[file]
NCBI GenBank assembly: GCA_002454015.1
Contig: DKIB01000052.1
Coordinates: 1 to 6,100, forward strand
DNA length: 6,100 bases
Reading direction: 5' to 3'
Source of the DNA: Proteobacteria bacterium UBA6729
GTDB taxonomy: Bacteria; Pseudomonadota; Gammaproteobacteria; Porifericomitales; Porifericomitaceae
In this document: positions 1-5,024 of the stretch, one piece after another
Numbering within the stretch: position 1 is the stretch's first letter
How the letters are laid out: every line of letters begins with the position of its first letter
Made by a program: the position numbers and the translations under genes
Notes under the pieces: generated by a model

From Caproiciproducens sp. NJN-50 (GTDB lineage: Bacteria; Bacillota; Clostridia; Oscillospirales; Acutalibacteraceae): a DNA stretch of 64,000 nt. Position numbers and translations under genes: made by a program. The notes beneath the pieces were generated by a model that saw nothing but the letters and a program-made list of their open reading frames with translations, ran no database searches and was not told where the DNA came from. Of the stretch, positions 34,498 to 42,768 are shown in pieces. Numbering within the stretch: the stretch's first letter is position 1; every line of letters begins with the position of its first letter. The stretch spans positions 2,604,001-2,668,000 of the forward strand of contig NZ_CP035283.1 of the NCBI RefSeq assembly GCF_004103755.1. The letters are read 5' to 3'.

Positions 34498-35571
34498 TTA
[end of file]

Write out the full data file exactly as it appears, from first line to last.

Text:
NCBI GenBank assembly: GCA_002454015.1
Contig: DKIB01000052.1
Coordinates: 1 to 6,100, forward strand
DNA length: 6,100 bases
Reading direction: 5' to 3'
Source of the DNA: Proteobacteria bacterium UBA6729
GTDB taxonomy: Bacteria; Pseudomonadota; Gammaproteobacteria; Porifericomitales; Porifericomitaceae
In this document: positions 1-5,024 of the stretch, one piece after another
Numbering within the stretch: position 1 is the stretch's first letter
How the letters are laid out: every line of letters begins with the position of its first letter
Made by a program: the position numbers and the translations under genes
Notes under the pieces: generated by a model

From Caproiciproducens sp. NJN-50 (GTDB lineage: Bacteria; Bacillota; Clostridia; Oscillospirales; Acutalibacteraceae): a DNA stretch of 64,000 nt. Position numbers and translations under genes: made by a program. The notes beneath the pieces were generated by a model that saw nothing but the letters and a program-made list of their open reading frames with translations, ran no database searches and was not told where the DNA came from. Of the stretch, positions 34,498 to 42,768 are shown in pieces. Numbering within the stretch: the stretch's first letter is position 1; every line of letters begins with the position of its first letter. The stretch spans positions 2,604,001-2,668,000 of the forward strand of contig NZ_CP035283.1 of the NCBI RefSeq assembly GCF_004103755.1. The letters are read 5' to 3'.

Positions 34498-35571
34498 TTA